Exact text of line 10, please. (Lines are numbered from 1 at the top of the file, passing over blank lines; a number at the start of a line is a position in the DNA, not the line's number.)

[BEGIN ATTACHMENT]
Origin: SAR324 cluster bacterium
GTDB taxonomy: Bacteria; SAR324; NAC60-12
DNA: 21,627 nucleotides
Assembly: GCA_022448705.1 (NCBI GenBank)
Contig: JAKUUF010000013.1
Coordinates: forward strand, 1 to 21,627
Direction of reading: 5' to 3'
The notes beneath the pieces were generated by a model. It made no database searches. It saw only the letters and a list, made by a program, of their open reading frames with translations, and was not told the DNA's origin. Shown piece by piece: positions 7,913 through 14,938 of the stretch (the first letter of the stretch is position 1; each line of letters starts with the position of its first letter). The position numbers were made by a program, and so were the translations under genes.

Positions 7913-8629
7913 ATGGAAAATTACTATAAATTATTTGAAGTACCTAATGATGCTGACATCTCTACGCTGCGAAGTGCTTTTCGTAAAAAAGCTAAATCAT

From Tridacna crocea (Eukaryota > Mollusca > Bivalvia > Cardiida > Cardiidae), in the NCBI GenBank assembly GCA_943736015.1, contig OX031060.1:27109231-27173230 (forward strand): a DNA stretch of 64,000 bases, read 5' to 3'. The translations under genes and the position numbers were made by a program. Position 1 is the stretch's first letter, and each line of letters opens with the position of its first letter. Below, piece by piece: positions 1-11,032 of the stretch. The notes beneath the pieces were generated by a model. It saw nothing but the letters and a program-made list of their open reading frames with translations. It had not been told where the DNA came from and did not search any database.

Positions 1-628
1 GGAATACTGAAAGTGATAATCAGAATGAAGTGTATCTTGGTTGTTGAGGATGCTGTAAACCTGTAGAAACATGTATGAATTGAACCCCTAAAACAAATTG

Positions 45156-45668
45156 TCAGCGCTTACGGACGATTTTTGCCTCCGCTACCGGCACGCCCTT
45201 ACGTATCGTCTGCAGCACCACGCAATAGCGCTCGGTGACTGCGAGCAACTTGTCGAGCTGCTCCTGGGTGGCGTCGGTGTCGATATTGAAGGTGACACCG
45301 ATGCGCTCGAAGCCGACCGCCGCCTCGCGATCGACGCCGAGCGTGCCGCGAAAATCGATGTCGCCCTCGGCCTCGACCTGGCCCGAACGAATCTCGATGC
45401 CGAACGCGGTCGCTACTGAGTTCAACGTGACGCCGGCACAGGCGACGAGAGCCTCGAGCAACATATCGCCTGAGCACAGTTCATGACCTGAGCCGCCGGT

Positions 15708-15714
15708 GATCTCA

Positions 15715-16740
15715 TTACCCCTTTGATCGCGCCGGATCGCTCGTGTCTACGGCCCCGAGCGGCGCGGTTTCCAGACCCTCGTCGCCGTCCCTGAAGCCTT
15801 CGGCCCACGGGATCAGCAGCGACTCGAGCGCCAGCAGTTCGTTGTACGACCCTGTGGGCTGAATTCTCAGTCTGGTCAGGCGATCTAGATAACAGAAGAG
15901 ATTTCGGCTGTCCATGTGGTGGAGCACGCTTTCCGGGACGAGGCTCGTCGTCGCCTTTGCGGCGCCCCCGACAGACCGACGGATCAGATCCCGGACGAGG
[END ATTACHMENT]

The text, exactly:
7913 ATGGAAAATTACTATAAATTATTTGAAGTACCTAATGATGCTGACATCTCTACGCTGCGAAGTGCTTTTCGTAAAAAAGCTAAATCAT